Sarah Grace wants to fight for well-paying jobs and working families in Ohio’s 94th House District, and she wants to help generate an environment in the state for opportunities to be leveled.
“My desire is to try to help opportunities be equal, whether it’s educational opportunities, job opportunities, protections, equal pay for women, equal opportunities for minorities,” she said during an interview Tuesday at Fluff Bakery on North Court Street in Athens on Tuesday.
Grace is supporting an agenda recently released by state legislative Democratic leadership that includes raising the minimum wage, expanding paid family leave, ensuring equal pay for equal work, making college affordable, reducing taxes for working families, and investments in clean energy and infrastructure jobs.
A local real-estate business owner and manager, Grace is one of two Democratic Primary candidates vying for the party’s nomination to replace term-limited state Rep. Debbie Phillips, D-Albany, in the 94th House District.
The district includes all of Meigs County, all of Athens County except Trimble Township, and parts of Vinton and Washington counties. In the primary, Grace faces Ohio University Graduate Student Senate President Eddie Smith (featured in a separate story in this issue). The winner will go on to face Republican Jay Edwards, of Nelsonville, in the Nov. 8, 2016 general election.
Grace lived in Vermont until she was 10 years old, at which point she moved to Missouri where her parents had previously lived. She ended up graduating from high school a year early as her dad’s job was transferred to Columbus.
After visiting Ohio University, Grace was admitted into the Honors Tutorial College program in 1993 but transferred out of the program to take a broader range of courses in arts and sciences. During her college years, Grace met future husband (and current Athens County Municipal Judge) Todd Grace.
Upon graduating in 1997, Grace moved to Florida and got a job working for the Florida House Committee on Water and Resource Management, a non-partisan position wherein she conducted research and produced reports on various issues related to water and resources in Florida.
“I learned a great deal about the behind-the-scenes process of how government works and the importance of very careful drafting of legislation,” she said. “If you’re involved in drafting a law that can impact an entire state, you need to think about all the implications of what that will do, being sure that the words have the intended impact.”
Todd Grace proposed to Sarah while she was in Florida, and she moved to Ann Arbor, Michigan, with him where he was beginning law school. In Ann Arbor, Grace said she worked for a real-estate company.
At the age of 24, Grace said, she was diagnosed with cancer. This would have a major impact on her life and outlook toward public policy to this day, she said. Grace underwent chemotherapy and was successfully treated, but she faced dire circumstances. If not for the kindness of her boss at the time, she said, she could have lost her job, which provided her and her husband housing and income while he was a law student.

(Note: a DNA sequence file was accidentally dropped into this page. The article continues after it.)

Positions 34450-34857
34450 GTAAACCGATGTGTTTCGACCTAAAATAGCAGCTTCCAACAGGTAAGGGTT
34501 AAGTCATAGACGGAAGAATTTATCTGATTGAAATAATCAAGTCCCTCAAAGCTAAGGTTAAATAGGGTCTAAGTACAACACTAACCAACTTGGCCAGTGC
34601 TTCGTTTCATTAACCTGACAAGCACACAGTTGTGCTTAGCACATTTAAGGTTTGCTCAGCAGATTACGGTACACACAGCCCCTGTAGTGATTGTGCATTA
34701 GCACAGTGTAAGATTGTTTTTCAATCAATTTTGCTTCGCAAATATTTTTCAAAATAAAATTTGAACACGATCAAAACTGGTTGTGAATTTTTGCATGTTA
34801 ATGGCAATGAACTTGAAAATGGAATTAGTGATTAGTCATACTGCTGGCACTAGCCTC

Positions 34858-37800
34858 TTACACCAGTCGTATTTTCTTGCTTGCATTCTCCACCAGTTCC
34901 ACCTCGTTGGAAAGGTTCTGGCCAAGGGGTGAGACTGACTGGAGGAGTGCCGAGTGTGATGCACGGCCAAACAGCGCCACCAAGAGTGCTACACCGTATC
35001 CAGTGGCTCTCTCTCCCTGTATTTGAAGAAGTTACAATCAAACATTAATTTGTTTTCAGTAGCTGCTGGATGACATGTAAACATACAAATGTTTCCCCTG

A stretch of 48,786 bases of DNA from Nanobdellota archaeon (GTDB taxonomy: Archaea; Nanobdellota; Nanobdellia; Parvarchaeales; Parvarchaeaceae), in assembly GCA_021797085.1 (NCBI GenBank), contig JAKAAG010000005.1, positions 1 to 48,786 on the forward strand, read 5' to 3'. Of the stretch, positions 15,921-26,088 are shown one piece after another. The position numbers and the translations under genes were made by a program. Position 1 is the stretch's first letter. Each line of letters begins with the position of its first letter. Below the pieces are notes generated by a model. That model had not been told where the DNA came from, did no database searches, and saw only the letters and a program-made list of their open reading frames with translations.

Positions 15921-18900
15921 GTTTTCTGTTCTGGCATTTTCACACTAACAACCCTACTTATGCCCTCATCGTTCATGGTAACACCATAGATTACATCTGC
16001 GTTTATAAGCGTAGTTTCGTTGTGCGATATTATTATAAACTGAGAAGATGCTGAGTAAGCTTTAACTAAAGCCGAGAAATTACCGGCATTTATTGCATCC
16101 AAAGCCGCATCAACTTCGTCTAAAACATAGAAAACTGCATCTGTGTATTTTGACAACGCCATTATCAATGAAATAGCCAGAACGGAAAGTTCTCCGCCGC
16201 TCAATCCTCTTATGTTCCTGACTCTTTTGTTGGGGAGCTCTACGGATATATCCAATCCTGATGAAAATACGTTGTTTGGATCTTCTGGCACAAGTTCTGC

For one thing, she would have lost her health coverage and been faced with a mountain of medical bills. Their lives could have been very different, she said. Fortunately, her boss kept them in their home and kept her on the payroll, though impacts of the diagnosis would keep cropping up, she said, including being repeatedly denied insurance coverage in later years due to the pre-existing condition. It wasn’t until the Affordable Care Act was passed in 2010 that insurance companies could no longer deny coverage for pre-existing conditions.
“The fact that can happen so fast. We were independent doing perfectly fine. I was working. Todd was in school. But just an unexpected medical diagnosis could have just entirely changed the trajectory of our lives,” she said. “We could have been put in the position of risking potential future bankruptcy, his career, just for my health. That makes me a strong support of paid family medical leave and rights and protections for workers and families.”
Speaking of the time she was being denied health coverage, Grace also mentioned how important Planned Parenthood could be to women without health insurance, calling the organization a lifesaver. Currently, the Ohio Legislature is considering a bill to defund Planned Parenthood.
“To have access to something that was safe, accessible, local, it’s vital for so many people,” she said. “It really makes me sad that it’s become so politicized. It hurts people’s lives. I can say that as someone who needed it.”
After the birth of their first child, Wesley, the Graces moved back to Athens, where Todd began work as a local lawyer and Sarah focused on Wesley and three more children to come, as well as managing the family’s local real-estate business.
She said educational issues have become very important to her, what with her experience homeschooling Wesley due to needs with advanced learning (having begun college coursework at the age of 12), and sending her other children to public schools.
“I wish all public schools were fully and fairly funded,” she said, pointing to unconstitutional and inequitable funding models for public education, efforts to undermine teacher’s unions, and standardized testing that overburdens students and puts targets on the backs of teachers. “Teachers don’t go into teaching for the money or the glory. I think we need to trust our teachers.”
She spoke of the need for prevailing wage, to stop right-to-work, to ensure there is a social safety net so that when things fall through, people can still pay their bills and feed their families.
“I want to work to improve the quality of life in our schools, in our jobs and in our communities,” Grace said. “I know I can do that. I know it won’t be easy.”